Share & Connect
After the death of North Korean dictator Kim Jung-Il, many nations in the world zero in on the move of the next leader, young Kim Jung-Eun. Some expect he might go for an open diplomacy since the young leader spent his adolescent in Switzerland, and also taking into account his age.
Countless assumptions and speculative research for North Korea’s upcoming policies and diplomatic tactics are currently up in the air in an attempt to predict how the young dictator will step into his father’s footsteps. From the most recent reports, he might be planning something drastic to position himself as a powerful young man.
According to Yonhap News Agency Korea, North Korea is in the midst of developing unmanned attack aircrafts using U.S. target drones purchased from the Middle East, a military source in Seoul said Sunday, indicating that the aircrafts will likely target the South. “North Korea recently bought several U.S. MQM-107D Streakers from a Middle Eastern nation that appears to be Syria, and is developing unmanned attack aircraft based on them,” the source said on condition of anonymity.
The jet-powered Streakers can fly at up to 925 km/h with a fuselage 5.5 meters long and a wingspan of three meters. They are used by Egypt, Iran and Jordan, as well as Sweden, Turkey, Australia, and Taiwan. South Korea has also used them to test anti-aircraft missiles and conduct missile target training.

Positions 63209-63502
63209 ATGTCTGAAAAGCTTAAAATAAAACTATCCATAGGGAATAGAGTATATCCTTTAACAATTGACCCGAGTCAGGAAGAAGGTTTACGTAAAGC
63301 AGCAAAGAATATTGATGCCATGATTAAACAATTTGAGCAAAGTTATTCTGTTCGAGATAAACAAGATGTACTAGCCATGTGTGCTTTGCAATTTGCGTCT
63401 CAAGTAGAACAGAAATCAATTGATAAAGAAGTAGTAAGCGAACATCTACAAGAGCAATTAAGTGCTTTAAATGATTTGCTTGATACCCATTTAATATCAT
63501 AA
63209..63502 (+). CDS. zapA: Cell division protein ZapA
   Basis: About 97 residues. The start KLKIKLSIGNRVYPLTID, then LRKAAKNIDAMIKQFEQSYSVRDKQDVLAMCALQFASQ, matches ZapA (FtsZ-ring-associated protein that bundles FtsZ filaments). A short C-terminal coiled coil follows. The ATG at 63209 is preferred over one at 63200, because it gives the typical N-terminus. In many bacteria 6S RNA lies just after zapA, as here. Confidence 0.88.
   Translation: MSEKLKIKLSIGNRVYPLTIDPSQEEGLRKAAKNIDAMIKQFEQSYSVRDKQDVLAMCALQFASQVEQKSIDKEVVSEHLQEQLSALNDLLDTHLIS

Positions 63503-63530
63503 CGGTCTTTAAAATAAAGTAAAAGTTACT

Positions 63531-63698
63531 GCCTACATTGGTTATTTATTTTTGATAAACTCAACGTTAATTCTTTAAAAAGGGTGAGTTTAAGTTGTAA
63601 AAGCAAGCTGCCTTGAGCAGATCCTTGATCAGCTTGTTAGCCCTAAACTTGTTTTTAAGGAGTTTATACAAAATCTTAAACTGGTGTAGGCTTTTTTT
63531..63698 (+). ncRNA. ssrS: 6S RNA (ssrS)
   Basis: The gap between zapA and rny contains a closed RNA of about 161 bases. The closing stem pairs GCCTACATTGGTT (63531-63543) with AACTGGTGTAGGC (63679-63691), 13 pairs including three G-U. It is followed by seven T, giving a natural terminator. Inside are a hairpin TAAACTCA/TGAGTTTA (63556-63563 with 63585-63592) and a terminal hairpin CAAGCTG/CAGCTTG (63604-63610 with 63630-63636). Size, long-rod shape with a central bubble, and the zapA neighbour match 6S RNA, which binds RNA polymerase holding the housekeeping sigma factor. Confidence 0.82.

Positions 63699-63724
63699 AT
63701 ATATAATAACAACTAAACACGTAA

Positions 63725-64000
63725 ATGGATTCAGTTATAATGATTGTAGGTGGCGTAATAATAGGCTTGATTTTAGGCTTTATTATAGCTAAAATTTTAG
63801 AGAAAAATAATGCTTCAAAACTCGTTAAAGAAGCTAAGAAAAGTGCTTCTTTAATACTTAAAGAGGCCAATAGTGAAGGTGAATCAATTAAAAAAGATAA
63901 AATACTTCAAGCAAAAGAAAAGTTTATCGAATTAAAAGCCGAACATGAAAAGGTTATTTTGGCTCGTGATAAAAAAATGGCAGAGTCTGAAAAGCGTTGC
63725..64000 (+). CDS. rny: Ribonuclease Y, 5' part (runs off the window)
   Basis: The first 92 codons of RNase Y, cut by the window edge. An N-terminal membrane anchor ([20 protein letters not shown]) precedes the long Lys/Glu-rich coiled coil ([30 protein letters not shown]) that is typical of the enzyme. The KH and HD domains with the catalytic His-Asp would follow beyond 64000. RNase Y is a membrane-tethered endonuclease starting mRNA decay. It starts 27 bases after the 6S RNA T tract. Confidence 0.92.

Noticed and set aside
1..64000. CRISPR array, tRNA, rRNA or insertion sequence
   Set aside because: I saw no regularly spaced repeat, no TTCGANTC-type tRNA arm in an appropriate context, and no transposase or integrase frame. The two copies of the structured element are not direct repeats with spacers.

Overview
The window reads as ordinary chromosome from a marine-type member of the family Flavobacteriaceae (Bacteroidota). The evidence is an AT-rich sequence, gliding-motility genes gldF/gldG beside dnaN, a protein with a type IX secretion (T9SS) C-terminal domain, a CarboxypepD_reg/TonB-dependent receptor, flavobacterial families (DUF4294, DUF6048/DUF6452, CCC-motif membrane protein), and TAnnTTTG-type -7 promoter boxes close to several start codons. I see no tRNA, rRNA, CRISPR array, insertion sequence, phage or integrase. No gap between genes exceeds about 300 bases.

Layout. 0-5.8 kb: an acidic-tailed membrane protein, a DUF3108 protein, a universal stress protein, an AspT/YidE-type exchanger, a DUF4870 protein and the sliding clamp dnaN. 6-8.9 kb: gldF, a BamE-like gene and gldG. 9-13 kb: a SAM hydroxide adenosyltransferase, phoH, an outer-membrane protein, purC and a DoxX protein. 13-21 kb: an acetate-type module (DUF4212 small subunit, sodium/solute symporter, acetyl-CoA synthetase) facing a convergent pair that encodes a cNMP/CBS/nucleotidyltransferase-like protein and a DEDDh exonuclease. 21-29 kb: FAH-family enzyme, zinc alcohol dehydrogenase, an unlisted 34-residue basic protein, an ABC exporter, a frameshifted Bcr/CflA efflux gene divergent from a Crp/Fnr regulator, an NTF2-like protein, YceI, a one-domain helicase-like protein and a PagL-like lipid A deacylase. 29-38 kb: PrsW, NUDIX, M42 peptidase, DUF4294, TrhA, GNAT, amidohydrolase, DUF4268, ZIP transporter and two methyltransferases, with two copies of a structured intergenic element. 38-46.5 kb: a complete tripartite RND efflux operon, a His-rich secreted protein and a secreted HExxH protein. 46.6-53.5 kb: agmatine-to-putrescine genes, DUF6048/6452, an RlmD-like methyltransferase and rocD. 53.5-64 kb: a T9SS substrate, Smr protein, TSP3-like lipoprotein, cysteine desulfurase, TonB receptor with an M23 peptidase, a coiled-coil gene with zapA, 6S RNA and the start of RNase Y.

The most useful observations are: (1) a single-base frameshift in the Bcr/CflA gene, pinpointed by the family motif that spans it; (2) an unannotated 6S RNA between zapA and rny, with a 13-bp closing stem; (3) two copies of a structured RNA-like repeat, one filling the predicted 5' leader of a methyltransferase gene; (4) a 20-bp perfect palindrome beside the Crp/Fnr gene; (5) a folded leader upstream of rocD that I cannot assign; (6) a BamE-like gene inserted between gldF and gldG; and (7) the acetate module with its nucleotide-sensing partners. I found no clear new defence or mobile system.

North Korea has conducted numerous tests on high-speed target drones mounted with high explosives, but has yet to develop a new weapon, said the source to Yonhap. If it succeeds in developing the attack aircraft, the North is likely to deploy them near the tense maritime border with the South on the Yellow Sea.
The maritime border, also known as Yun-Pyung Island, was the scene of North Korea’s provocation which left four South Koreans dead in November, 2010. At the moment, the reason for developing unmanned attack aircraft remains unknown, yet it gives a glimpse of the young dictator’s priorities; He cares more about nourishing new weapons than his people who suffer from starvation.
Some nations, include South Korea, have been getting their hopes up in respect to the new era of Kim Jung-Eun. Many were hopeful that he might choose a different path for the future of North Korea, one that would be a little more amiable towards South Korea and other liberal nations. In light of this, the news about attack aircraft cannot be any more disappointing and shocking.
At least finally the North’s mysterious foreign policy is starting to unveil. Time will tell if the North Korean government will remain on its isolated, hostile path or if bigger ambitions have emerged following Kim Jung-Eun’s inauguration which could mean a greater threat to the surrounding world.
No matter what, the young dictator needs to realize that a nation unable to care for its population is essentially powerless. True power comes from the people’s strength; not from the cold weapon.